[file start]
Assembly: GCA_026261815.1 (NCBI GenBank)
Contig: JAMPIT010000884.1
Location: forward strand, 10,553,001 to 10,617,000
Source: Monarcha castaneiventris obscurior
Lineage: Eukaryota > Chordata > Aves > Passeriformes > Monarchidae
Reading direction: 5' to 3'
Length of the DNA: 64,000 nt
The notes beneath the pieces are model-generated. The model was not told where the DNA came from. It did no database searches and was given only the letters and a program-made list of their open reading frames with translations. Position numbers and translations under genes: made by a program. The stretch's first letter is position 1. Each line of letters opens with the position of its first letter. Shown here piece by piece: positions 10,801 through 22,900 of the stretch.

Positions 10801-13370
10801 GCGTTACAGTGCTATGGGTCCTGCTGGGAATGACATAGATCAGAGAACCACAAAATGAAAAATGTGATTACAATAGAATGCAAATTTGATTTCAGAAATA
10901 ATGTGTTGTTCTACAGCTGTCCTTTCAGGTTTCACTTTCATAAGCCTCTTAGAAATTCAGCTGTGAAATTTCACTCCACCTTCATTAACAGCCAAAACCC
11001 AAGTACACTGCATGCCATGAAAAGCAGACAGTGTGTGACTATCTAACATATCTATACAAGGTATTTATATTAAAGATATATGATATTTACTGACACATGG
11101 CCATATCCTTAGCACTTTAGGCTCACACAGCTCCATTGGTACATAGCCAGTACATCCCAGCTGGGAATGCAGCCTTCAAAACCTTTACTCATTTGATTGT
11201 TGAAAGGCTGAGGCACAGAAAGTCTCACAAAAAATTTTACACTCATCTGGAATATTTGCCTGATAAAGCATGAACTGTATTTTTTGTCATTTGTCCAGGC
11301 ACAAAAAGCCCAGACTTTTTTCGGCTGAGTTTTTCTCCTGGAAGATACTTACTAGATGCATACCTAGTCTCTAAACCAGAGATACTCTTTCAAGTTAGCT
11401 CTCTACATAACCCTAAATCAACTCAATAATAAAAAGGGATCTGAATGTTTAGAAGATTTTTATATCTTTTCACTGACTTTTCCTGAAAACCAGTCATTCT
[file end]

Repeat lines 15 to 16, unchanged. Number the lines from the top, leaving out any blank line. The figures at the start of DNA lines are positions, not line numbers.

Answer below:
11301 ACAAAAAGCCCAGACTTTTTTCGGCTGAGTTTTTCTCCTGGAAGATACTTACTAGATGCATACCTAGTCTCTAAACCAGAGATACTCTTTCAAGTTAGCT
11401 CTCTACATAACCCTAAATCAACTCAATAATAAAAAGGGATCTGAATGTTTAGAAGATTTTTATATCTTTTCACTGACTTTTCCTGAAAACCAGTCATTCT